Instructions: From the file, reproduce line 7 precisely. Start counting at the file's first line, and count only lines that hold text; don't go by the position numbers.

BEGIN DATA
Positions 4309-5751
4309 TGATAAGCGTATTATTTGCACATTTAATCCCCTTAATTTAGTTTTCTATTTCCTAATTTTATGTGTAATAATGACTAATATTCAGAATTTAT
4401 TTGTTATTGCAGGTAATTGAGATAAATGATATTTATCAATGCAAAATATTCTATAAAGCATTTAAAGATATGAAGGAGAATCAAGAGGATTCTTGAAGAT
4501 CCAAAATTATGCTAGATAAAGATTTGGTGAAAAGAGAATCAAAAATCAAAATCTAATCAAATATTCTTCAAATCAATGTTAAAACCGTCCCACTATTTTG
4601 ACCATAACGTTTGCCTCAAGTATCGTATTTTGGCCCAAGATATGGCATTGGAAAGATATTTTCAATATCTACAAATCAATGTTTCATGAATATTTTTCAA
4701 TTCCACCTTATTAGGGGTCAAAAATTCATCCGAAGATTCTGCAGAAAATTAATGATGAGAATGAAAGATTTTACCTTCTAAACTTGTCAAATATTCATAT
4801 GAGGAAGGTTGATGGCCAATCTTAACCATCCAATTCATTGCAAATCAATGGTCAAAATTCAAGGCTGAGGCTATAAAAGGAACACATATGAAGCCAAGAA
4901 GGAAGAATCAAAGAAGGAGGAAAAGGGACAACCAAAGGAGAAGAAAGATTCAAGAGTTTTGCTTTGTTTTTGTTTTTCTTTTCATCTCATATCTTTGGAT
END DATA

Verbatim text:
4801 GAGGAAGGTTGATGGCCAATCTTAACCATCCAATTCATTGCAAATCAATGGTCAAAATTCAAGGCTGAGGCTATAAAAGGAACACATATGAAGCCAAGAA